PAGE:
The Centers for Disease Control and the National Institutes of Health have reported that over 1.7 million American adults develop sepsis yearly — and over a quarter of a million die as a result.
The morbidity rate is even higher in older adults, particularly those who live in long-term care.
When researchers from Kaiser Health News and the Chicago Tribune investigated these rates, they found that, often, sepsis (and the associated deaths) are preventable.
As a result, it may be possible to link sepsis to negligence by the staff members at nursing homes. Families who have watched their loved ones suffer from the debilitating, potentially-lethal pain of sepsis may be able to recover damages to help them heal and move forward.
What is Sepsis? Nursing Home Post-Surgery Injuries and More
Sepsis is a medical term with a broad definition. When a patient catches an infection, the body’s natural infection-fighting processes may go too far and start to damage the patient’s own tissues. As a result, a patient’s normal bodily processes may start to function abnormally.
Nursing home residents are often highly susceptible to the types of infections, decubitus wounds, and pressure sores that lead to sepsis. Even those who are admitted to nursing homes straight from hospital procedures may be at a heightened risk for sepsis due to healing wounds or surgical incisions.
Sepsis is most common in nursing home residents who are bedridden. Additionally, the Sepsis Alliance notes that older adults are nearly twice as likely to require readmission to a hospital if they have sepsis after a procedure.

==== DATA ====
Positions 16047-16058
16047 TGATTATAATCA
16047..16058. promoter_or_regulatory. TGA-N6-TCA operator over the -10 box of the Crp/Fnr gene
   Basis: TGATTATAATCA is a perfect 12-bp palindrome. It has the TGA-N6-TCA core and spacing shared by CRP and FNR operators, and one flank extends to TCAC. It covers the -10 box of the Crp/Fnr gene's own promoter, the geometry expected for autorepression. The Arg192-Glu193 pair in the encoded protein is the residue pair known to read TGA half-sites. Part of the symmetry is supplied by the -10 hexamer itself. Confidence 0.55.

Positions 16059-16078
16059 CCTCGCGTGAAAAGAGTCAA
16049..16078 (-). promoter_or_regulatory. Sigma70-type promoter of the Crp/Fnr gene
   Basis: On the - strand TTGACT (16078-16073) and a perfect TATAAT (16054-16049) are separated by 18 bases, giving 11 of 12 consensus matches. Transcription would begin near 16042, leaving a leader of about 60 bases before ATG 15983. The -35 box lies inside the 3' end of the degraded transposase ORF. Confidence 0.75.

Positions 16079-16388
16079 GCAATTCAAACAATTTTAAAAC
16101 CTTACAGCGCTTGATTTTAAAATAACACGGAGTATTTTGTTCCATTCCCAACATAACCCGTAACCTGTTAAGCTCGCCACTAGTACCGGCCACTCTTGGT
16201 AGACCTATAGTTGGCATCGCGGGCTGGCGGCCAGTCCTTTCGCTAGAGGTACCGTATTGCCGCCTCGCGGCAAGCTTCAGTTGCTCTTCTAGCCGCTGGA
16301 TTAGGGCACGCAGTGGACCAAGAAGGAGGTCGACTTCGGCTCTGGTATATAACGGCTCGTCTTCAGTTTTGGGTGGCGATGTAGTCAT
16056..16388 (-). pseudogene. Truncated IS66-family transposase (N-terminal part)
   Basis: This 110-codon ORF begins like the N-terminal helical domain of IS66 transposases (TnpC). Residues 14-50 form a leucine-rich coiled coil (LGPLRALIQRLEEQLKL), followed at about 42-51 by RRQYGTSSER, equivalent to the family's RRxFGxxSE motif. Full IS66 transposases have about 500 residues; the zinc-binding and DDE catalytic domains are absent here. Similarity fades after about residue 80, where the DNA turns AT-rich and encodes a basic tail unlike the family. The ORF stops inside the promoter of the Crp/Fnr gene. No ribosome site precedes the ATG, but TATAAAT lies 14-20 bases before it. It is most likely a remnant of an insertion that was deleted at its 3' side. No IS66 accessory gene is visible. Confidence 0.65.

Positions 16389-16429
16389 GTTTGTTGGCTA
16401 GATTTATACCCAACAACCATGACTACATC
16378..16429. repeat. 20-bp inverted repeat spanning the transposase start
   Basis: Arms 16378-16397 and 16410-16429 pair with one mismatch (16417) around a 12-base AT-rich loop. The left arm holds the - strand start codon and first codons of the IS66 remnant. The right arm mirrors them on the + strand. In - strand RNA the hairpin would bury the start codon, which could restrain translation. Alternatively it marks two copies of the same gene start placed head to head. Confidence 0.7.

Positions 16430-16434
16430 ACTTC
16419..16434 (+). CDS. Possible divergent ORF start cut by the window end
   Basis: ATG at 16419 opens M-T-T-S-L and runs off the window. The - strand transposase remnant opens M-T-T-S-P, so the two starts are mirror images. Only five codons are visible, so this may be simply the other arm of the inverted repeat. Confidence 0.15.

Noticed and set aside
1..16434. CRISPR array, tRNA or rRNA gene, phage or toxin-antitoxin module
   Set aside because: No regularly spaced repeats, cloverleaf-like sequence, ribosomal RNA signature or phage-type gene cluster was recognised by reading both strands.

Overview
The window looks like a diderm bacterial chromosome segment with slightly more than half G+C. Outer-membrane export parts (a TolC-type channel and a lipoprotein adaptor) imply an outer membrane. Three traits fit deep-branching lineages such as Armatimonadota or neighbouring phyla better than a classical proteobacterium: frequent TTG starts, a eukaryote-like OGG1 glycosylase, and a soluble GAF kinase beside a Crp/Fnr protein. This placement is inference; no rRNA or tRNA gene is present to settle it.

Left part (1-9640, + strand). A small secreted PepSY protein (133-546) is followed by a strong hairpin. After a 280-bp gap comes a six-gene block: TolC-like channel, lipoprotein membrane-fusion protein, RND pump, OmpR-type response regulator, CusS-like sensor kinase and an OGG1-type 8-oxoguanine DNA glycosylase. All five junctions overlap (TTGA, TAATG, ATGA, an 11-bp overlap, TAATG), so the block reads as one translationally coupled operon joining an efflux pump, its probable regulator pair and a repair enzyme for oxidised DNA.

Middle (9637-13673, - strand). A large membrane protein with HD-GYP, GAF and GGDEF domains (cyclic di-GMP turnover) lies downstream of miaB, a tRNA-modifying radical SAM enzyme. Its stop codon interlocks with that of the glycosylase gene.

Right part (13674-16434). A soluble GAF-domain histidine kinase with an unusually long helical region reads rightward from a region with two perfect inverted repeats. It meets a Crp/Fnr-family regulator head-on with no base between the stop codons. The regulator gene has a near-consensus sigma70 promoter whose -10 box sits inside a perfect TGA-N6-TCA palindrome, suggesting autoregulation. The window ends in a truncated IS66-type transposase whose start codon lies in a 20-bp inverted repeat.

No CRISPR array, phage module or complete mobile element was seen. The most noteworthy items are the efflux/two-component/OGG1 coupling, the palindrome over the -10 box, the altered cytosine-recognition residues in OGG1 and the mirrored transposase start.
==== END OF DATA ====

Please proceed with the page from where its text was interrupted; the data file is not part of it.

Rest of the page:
Protecting and Treating Vulnerable Populations of Nursing Home Residents
While some assisted living facilities have decided to implement procedures that identify, treat, or prevent sepsis, others have not. Still other nursing homes may have these policies in place, but don’t enforce full compliance with their safety measures.
Without proper care, nursing home residents may exhibit:
- An unexpected decline in their mental health or their mental state
- Abnormal breathing patterns
- Abnormal heart rates
- Signs of a severe infection
- Loss of interest in food
- A fever
While early detection and treatment (usually with antibiotics or intravenous fluids) may improve symptoms and increase a patient’s chances of survival, sepsis can also lead to septic shock.
This shock, characterized by a dangerous drop in blood pressure, can lead to permanent organ damage and death.
Recovering Damages in an IL Nursing Home Sepsis Case
Working towards the compensation you and your family need to heal will require demonstrating negligence on the part of the nursing home team.
The elements of negligence in nursing home sepsis cases include:
- Showing that the nursing home (and its staff) owed the sepsis victim a duty of care
- Showing that the nursing home’s duty of care was not fulfilled, or was breached (e.g., through mistreatment, neglect, or even intentional actions)
- Showing that the sepsis victim experienced pain and suffering as a direct result of the nursing home’s negligence
- Showing the connection between the sepsis victim’s pain and suffering and specific economic and non-economic losses
The medical documentation available at your loved one’s hospital after recent treatment, through the victim’s primary care physician, or at the nursing home itself, may be vital for determining this information.
Importantly, you may be able to work towards this life-changing compensation at an early stage of sepsis — and, consequently, be able to move your loved one to another location or otherwise aid their recovery.
Partnering with a Chicago attorney you can trust will also be vital. When dealing with sepsis, you don’t need to deal with documentation, demonstrating negligence, or strategizing a solid defense as well.
Need a Nursing Home Sepsis Attorney in Aurora, Illinois? The Cullotta Law Firm is Here to Assist
Do you suspect that your loved one has suffered from preventable sepsis while in nursing home care? If so, the Cullotta Bravo Law Firm may be able to help you recover damages to support your family’s recovery. Call us today at 630-225-8341 or contact us online to learn more about the support we offer.